Happy 20th Anniversary, Harry Potter! Announcing a new podcast!

Dear Hogwarts Professor readers:

Happy Anniversary! It’s been 20 years since the publication of Harry Potter and the Philosopher’s Stone. And it seems it’s been almost that long since the last gripping, academic discussion of Harry Potter by your favorite Potter pundits on the podcast Mugglenet Academia (RIP). But never fear! A new forum for over-educated Potter nerdiness is on its way! The new podcast, Reading, Writing, Rowling, hopes to match and even one day surpass Academia in both erudition and geekiness. How could it not, with Katy McDaniel and John Granger at the helm? We hope you enjoy this teaser trailer for the new production.

Mischief definitely NOT managed!

The Origin and Meaning of ‘Voldemort:’ Allingham’s ‘The Tiger in the Smoke’?

Can it really have taken us twenty years to track down the origin of the name and the essential meaning of J. K. Rowling’s pathological villain, Lord Voldemort?

I read a mystery novel yesterday, Margery Allingham’s The Tiger in the Smoke, that seems to have a passage that satisfies the several tests I’ve been able to come up with for verifying a true Voldemort source. Let me share those tests or metrics, the passages in question, as well as the several competitors for the title of ‘Original Dark Lord’ all of whom I think Tiger in the Smoke trumps.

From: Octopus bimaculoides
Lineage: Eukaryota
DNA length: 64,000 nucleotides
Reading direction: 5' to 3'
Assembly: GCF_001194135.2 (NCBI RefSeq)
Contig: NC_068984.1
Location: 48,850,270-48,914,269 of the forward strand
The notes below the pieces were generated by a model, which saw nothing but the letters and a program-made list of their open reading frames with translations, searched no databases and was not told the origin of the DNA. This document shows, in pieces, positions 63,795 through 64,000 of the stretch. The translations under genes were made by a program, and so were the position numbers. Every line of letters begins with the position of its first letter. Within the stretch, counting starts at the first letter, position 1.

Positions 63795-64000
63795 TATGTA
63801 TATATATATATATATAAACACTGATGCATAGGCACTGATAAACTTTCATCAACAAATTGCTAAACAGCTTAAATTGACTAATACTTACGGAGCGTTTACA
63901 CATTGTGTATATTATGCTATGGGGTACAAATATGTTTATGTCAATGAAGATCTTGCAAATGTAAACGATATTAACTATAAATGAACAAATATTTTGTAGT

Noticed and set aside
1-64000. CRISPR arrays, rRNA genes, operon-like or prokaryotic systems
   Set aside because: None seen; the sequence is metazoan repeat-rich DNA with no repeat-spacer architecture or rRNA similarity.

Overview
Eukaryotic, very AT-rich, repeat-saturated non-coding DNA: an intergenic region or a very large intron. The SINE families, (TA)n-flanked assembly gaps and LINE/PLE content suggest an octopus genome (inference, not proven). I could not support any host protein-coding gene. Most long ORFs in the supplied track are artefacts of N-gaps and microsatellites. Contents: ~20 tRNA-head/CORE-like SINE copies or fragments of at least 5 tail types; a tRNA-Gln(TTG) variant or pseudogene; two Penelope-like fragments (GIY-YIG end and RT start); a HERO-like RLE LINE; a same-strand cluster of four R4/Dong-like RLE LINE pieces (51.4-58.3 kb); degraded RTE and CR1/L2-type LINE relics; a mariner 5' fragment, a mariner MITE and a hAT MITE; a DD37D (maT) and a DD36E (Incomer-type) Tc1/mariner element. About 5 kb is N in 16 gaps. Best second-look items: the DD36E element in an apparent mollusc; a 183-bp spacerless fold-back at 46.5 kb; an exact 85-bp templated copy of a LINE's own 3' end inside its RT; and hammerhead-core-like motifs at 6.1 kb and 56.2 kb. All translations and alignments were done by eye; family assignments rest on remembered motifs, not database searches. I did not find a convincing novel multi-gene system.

First test: The Presence Herself has to have said she read (and enjoyed?) the book which is being cited as a possible source for Voldemort’s name.

The most frequently cited source for the name on the Internet is “Voldemortis,” a supposed wizard who battled Merlin. Sadly, this idea seems to have appeared out of thin air in 2004, the earliest source I found for it, and you can tell it has been cut and pasted in every names meaning list since because they all begin with “In another language, Voldermortist means “Lord of Evil” or “Dark Lord”. Legend has it that Voldermortist once tried to destroy Merlin…” I kid you not. MuggleNet, Korean Potter fan sites, the whole spectrum.

Rowling never mentions ‘Voldemortis’ or the Arthurian legends as a Dark Lord point of origin. I was a little disappointed that she hasn’t discussed The Master and Margarita, either, because the plot of that book — not to mention ‘Woland De Mort‘ (?) –is a great match for Lord Thingy, too.

Edgar Allan Poe’s “M. Valdemar“? This is the best name reference match-up, hands down, and the gruesome finish of The Facts in the Case of M. Valdemar corresponds with the Dark Lord’s (sort of). But we have no comments by the author about loving Poe…